“I want to leave my legacy: This team permanently in Indianapolis,” Simon told IndyStar Friday in an interview at Bankers Life Fieldhouse. “That’s my No. 1 goal.”
Simon bought the Pacers in 1983 with his older brother, Melvin — who died in 2009 at age 82. He told IndyStar the team someday will be owned by his 53-year-old son, Steve. Behind the scenes, Steve Simon has been working closely with Pacers Sports and President Rick Fuson for five years — “He knows more about the dollars and cents than I do,” Herb said of his son — and met this week with several department heads.
“If anything happens to me, he’d be taking over,” Herb said, adding that father and son are on the same page: The Pacers are staying in Indianapolis.
Good. That is as it should be.
Indiana is part of America’s basketball heartland, and it should have a team. Pacers fans are smart and loyal, and the team has a long history going back to the ABA, running from Mel Daniels and George McGinnis through Reggie Miller and up to Myles Turner (hopefully he can be on the level of the rest of them someday). They play in the coolest basketball building in the league, one with the history of the sport wolven in.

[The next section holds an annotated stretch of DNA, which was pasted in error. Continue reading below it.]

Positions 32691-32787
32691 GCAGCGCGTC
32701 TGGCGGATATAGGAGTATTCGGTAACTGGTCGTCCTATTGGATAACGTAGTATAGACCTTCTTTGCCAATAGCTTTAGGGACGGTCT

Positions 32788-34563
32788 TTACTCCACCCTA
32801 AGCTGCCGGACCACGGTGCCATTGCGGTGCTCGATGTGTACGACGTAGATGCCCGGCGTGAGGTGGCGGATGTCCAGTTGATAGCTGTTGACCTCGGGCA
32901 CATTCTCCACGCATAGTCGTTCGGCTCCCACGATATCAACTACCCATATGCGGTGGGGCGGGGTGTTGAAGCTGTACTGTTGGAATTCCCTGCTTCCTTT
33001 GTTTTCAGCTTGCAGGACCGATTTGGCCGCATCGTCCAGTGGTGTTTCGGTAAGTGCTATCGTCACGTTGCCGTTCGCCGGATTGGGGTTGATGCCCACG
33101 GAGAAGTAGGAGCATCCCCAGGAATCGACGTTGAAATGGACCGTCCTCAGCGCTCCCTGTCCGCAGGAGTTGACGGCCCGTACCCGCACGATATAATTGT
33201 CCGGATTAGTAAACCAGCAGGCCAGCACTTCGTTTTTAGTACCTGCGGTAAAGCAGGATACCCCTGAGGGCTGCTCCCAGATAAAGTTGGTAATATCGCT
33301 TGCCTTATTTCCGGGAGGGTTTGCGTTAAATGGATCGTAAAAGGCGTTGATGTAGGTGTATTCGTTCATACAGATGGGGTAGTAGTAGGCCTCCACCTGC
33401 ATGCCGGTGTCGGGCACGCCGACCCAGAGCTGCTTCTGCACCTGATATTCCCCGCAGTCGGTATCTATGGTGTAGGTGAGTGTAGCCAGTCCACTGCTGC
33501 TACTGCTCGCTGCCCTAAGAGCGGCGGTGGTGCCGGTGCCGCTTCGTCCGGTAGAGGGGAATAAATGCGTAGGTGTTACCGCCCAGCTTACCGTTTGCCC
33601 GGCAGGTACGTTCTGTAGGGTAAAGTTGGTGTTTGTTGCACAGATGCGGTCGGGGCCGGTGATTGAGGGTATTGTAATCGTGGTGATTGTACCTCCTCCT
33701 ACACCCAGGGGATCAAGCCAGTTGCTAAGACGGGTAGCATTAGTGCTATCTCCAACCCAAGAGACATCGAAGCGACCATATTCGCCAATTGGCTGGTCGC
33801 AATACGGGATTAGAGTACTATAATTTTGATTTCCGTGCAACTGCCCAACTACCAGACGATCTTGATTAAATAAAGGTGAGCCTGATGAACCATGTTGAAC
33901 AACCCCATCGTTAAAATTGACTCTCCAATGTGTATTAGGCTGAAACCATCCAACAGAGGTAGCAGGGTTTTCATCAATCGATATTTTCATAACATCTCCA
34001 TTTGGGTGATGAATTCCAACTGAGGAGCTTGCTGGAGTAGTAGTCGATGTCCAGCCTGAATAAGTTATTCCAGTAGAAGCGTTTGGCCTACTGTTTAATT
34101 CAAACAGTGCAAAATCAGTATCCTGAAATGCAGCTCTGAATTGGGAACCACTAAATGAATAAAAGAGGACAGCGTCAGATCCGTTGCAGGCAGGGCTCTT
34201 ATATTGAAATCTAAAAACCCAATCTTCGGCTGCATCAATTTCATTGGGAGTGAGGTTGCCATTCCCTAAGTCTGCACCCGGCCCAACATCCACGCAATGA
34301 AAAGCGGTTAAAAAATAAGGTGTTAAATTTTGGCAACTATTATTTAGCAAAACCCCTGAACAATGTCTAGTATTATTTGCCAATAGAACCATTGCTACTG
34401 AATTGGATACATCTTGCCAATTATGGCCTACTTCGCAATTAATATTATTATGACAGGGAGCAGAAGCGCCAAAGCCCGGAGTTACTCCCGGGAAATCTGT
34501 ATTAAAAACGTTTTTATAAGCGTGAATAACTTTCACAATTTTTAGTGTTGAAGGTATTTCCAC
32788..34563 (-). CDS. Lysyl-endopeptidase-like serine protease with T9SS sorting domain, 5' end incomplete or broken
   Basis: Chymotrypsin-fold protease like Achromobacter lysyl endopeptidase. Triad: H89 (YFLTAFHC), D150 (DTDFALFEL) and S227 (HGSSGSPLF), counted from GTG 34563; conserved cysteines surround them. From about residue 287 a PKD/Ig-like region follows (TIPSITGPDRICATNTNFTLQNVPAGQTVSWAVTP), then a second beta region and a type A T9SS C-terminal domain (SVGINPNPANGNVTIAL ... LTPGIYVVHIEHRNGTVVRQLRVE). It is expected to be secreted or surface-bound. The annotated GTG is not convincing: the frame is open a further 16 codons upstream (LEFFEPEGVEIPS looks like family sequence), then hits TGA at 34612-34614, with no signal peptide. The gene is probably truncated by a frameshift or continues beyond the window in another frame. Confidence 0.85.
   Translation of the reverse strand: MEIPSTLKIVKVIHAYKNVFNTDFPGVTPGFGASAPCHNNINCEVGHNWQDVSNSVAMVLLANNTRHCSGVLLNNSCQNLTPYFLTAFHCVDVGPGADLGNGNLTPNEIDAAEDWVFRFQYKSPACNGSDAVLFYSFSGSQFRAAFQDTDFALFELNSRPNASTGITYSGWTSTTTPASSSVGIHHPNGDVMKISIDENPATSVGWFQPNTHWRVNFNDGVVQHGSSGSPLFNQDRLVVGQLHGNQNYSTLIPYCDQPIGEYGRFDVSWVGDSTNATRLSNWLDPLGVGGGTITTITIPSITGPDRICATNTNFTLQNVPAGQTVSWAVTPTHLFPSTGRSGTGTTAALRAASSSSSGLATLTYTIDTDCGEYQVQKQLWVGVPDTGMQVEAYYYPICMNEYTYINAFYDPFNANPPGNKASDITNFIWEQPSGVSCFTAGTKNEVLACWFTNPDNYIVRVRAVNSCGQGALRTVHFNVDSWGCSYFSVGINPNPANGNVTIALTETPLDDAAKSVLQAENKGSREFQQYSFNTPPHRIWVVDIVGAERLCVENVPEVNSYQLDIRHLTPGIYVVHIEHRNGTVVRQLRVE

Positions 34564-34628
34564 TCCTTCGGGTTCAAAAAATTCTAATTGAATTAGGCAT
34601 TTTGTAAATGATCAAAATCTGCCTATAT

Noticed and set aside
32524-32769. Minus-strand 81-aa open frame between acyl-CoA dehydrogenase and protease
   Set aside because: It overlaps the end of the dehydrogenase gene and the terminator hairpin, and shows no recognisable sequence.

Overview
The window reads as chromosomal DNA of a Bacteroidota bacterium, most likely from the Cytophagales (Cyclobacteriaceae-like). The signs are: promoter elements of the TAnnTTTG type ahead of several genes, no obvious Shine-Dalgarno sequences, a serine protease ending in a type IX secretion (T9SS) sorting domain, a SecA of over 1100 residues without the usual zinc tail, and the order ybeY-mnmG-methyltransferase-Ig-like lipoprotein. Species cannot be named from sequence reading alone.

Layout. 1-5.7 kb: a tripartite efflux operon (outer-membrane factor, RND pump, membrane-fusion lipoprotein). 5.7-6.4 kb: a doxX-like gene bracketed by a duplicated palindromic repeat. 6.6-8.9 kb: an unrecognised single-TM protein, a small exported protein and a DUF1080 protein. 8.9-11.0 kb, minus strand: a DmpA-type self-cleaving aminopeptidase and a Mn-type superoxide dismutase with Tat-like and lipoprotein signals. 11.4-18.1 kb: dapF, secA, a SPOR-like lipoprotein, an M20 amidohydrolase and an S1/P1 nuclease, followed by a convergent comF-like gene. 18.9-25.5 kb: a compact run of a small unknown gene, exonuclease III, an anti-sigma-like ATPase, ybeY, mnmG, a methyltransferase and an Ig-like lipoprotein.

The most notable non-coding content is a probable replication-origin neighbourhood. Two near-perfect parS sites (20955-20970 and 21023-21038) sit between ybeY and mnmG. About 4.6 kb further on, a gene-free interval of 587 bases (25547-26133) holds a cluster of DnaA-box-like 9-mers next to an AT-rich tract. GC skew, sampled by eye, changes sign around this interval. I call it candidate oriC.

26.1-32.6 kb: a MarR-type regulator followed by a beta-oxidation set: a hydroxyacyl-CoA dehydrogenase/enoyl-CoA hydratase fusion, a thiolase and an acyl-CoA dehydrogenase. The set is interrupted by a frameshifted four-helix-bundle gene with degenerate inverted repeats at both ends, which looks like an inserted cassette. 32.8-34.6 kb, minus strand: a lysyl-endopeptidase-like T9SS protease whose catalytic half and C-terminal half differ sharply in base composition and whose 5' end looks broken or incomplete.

Indy is the nation’s 27th largest television market, bigger than San Antonio, Salt Lake City, Oklahoma City and other successful NBA franchises. There is no reason the Pacers cannot thrive, so long as ownership is committed.
They are. Which is excellent news for Pacers’ fans.
WASHINGTON (AP) — Detroit Pistons coach Stan Van Gundy used his team’s trip to Washington to again voice his support for athletes who kneel during the national anthem and his opposition to President Donald Trump.
Van Gundy was asked before Friday night’s game against the Wizards what he hoped would result from the president’s criticism of NFL players who refuse to stand for the anthem and the resulting national dialogue about political activism by professional athletes.
“I don’t know what good can come out of anything the president has said,” Van Gundy said. “As far as the athletes’ protest, I hope people would pay attention to the issues that caused the protest in the first place and realize that we have problem disproportionately with police brutality towards men of color.”